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CNN LIVE EVENT/SPECIAL

Operation Anaconda Will Continue

Aired March 14, 2002 - 06:01   ET

THIS IS A RUSH TRANSCRIPT. THIS COPY MAY NOT BE IN ITS FINAL FORM AND MAY BE UPDATED.


THIS IS A RUSH TRANSCRIPT. THIS COPY MAY NOT BE IN ITS FINAL FORM AND MAY BE UPDATED.
CAROL COSTELLO, CNN ANCHOR: Now we want to go live to the Bagram Air Base in Afghanistan for that news conference with General Frank Hagenbeck. Let's listen.

(JOINED IN PROGRESS)

MAJ. GEN. F.L. HAGENBECK, CHIEF COMMANDER, OPERATION ANACONDA: ...and the Afghan forces have been instrumental in this fight. Their attack from the northwest on our very first day, the initial main effort turned up the pressure on the al Qaeda and the Taliban forces and allowed us to mass combat power east of the objective Remington (ph) that I'll describe shortly. And in the past few days, they've seized the ridge line known as the "Whale."

This is a ground-centric, boots-on-the-ground war. However, air power has been an interval part of this joint fight. They've flown hundreds of missions in very difficult weather and have done an amazing job. The Navy has continued to give us incredible responsive close air support and the Marine aviation has provided both their Cobras as well as some lift helicopters to us.

And I need to acknowledge the ongoing support and contributions of our superb National Guard and Reserve service members. As mentioned on previous days, we've lost 11 brave men, three Afghanis and eight Americans. Each life taken from us is absolutely terrible. We mourn each one, and for their bravery and a noble cause we honor them.

Our enemy, as described by Secretary Rumsfeld, are certainly dead-enders. The most committed, the most dangerous trained killers, and as we have seen, the least likely to surrender. Nevertheless, we've killed hundreds of them, and we'll continue combat operations in Shah-e-Kot Mountains until we remove the terrorist parasites that threaten Afghanistan and the peace of the world. The hunt continues.

Anaconda is an operation unlike any other. We're fighting a well-trained, heavily armed, suicidal enemy in positions that have been prepared and improved over decades. And we've fought in difficult weather, in mountainous terrain, very much like the American Rockies or the Alps. Now we currently don't brief ongoing or future operations, but I will tell you that we're right on track. We continue Operation Anaconda on target on our timeline.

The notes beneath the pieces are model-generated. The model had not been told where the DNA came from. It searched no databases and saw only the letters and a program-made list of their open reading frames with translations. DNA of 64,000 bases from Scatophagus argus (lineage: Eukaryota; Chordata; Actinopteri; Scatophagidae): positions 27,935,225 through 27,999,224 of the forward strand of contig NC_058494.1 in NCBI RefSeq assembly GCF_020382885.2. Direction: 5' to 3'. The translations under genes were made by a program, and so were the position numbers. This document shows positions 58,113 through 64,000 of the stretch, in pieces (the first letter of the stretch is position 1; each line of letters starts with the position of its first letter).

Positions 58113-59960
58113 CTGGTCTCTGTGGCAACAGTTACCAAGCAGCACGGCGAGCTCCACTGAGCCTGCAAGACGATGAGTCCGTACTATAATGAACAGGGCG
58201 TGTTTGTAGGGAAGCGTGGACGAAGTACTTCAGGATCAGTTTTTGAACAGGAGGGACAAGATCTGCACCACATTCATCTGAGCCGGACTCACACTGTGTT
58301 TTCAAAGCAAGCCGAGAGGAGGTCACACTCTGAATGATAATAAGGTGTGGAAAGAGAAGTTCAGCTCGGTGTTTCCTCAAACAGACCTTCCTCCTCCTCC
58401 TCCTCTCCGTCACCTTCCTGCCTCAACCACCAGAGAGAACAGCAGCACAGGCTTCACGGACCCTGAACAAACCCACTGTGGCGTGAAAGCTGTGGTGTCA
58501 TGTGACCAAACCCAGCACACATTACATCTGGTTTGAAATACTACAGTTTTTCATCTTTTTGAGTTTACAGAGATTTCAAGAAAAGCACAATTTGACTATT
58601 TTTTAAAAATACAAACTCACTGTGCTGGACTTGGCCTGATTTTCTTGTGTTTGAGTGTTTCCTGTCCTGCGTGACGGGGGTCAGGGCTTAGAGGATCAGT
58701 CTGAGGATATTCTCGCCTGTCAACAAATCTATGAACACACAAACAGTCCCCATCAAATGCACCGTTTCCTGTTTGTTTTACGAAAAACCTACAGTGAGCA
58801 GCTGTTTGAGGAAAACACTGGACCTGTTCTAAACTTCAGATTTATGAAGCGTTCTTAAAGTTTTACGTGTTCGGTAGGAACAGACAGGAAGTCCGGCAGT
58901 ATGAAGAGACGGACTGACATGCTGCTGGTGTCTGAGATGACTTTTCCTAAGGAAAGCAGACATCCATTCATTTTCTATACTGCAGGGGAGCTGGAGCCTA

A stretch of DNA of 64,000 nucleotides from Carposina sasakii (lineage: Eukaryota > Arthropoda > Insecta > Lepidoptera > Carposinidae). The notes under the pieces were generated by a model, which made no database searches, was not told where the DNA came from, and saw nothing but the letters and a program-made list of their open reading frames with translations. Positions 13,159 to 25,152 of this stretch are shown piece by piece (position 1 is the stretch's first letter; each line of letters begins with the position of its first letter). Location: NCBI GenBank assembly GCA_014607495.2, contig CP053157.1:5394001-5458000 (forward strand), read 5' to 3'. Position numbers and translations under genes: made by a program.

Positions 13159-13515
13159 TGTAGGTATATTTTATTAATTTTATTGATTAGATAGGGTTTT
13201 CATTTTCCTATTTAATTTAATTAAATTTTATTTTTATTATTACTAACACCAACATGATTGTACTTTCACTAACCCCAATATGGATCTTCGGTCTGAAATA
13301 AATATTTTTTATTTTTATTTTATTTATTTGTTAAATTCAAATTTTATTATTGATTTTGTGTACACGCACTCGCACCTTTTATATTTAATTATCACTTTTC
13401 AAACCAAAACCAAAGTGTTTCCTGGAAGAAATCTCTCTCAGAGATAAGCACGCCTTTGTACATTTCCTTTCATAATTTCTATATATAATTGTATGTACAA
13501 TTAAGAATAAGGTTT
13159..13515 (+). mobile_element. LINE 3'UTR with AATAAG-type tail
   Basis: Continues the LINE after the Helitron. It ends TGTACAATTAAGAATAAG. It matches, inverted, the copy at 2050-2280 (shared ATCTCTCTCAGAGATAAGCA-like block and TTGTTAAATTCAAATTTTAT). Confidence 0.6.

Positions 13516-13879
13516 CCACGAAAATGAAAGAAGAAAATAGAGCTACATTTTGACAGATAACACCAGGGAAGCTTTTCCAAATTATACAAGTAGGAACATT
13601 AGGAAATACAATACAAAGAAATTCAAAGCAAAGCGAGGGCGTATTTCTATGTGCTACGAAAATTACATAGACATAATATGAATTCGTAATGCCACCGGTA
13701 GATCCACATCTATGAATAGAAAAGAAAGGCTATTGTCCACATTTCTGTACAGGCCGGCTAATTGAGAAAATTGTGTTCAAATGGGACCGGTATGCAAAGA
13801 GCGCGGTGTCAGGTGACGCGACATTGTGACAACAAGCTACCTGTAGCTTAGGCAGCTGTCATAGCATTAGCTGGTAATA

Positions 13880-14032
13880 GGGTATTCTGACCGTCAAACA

As the name suggests, we continue to squeeze the al Qaeda pockets. On D Day, we expected to find lots of al Qaeda terrorists and we did. We expected to have to reposition and to reinforce our forces, and we did. We expected the al Qaeda and Taliban to fight fiercely, and they did. And we expected that some of the terrorists would try to run away, and luckily for us, they did not. They stayed and fought, and we've killed them.

We've rid the world of hundreds of trained killers who will now not slaughter innocent men, women and children. As a result, hundreds of their most experienced killers are now dead. Some have been captured. Others are still on the run, hoping to strike again. We've destroyed dozens of mortars and heavy machine guns and destroyed many caves and compounds. We continue surveillance and a reconnaissance monitoring those who are trying to escape.

The coalition continues to reposition its forces as we have since D Day. However, there are still approximately 1,000 coalition forces on the ground in the objective area aggressively searching for and destroying the enemies of freedom. The hunt continues. Anaconda continues, and the war in Afghanistan is not over.

I'll take your questions.

QUESTION: Sir, what do you know about ...

COSTELLO: All right, we're going to break away right now just to -- just to reiterate what the General said -- 800 killed, al Qaeda and Taliban fighters. Operation Anaconda goes on. We'd expected him to say that Operation Anaconda was over, but it is not. A thousand coalition forces remain on the ground.

They are still fighting, squeezing the enemy and will fight until all of the violent parasites are removed -- those are words from the General, and we're going to go live to Martin Savidge a little later on in this hour, so stick around with us.

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